Political correctness: Alison Rowat writing in the Herald comments on the resurgence of concerns over political correctness and argues that it is not ‘political correctness gone mad’, it is progress.


EU poll: Labour policy chief Jon Cruddas has indicated that Labour could demand a referendum on Britain’s EU membership next year. (Sun page 2)


Johann Lamont: In an interview with the Scottish Sun, Scottish Labour leader Johann Lamont has criticised Alex Salmond for portraying a perfect future in an independent Scotland. (Sun page 6)



Pensions: The Office of Fair Trading has ordered a crackdown on the pensions market to protect nine-million people with workplace pensions. In a new report, the OFT said that up to £40 billion of savings could already be in schemes delivering poor value for money or which are at risk of doing so. (Scotsman page 4, Herald page 9, Mail page 1, P&J page 12)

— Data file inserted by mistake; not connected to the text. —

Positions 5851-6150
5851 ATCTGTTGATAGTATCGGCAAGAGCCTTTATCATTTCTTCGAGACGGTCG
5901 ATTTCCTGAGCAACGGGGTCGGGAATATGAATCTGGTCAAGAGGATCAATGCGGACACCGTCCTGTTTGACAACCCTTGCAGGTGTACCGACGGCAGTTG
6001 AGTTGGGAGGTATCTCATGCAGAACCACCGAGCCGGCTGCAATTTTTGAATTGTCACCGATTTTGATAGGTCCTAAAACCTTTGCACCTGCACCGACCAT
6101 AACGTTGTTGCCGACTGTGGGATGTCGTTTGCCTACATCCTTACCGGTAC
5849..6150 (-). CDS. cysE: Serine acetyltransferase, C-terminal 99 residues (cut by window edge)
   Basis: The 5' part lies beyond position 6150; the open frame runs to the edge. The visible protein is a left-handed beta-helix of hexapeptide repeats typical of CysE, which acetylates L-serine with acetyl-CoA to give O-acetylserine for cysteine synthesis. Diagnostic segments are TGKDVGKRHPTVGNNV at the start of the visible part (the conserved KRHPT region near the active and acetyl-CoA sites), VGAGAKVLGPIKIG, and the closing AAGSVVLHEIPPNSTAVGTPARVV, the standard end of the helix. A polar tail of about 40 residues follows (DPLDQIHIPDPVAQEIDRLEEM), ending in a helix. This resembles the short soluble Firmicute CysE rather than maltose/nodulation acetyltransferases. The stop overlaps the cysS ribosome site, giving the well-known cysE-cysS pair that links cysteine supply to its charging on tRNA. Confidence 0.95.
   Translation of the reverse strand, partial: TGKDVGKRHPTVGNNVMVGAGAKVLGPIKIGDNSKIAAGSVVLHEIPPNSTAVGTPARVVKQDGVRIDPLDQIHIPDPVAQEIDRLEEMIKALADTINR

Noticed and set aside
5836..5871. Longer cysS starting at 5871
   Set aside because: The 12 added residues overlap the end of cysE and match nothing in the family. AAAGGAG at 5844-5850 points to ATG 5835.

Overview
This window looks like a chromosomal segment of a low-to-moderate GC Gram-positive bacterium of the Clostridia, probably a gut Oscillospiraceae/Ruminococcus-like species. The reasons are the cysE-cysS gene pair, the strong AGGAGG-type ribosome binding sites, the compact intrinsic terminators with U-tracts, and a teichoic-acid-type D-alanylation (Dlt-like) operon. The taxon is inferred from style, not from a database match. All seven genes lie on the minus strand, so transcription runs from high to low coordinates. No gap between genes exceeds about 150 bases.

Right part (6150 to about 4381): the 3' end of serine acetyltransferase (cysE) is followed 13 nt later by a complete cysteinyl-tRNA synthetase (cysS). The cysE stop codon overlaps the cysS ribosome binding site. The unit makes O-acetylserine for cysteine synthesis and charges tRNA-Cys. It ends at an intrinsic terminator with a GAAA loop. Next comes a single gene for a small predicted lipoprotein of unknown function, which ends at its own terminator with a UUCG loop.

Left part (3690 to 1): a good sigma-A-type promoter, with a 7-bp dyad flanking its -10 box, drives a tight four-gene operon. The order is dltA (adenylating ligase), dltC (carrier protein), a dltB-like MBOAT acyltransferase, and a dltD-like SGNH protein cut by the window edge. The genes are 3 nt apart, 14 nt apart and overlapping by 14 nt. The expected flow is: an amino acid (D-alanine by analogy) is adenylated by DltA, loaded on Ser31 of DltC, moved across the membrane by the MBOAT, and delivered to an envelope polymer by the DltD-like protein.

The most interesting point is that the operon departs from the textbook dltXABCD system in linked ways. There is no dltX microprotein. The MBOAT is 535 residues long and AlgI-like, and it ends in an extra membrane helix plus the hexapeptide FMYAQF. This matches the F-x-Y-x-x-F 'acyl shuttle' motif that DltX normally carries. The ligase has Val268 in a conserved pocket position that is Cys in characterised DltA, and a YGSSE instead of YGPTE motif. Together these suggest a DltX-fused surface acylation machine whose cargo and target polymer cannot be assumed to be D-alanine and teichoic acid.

Bedroom tax: TUC research has shown that Scottish councils have some of the highest proportions of tenants with rent arrears following the introduction of the ‘bedroom tax’. Since the housing benefit change was introduced in April, 50,000 households in 114 local council areas across Britain can no longer afford to pay for their accommodation. Margaret Burgess, the Scottish minister for housing, has said that the Scottish Government is in opposition to the measure and has announced an additional £20 million for discretionary housing payments. (Scotsman page 16, Herald page 2, Courier page 1)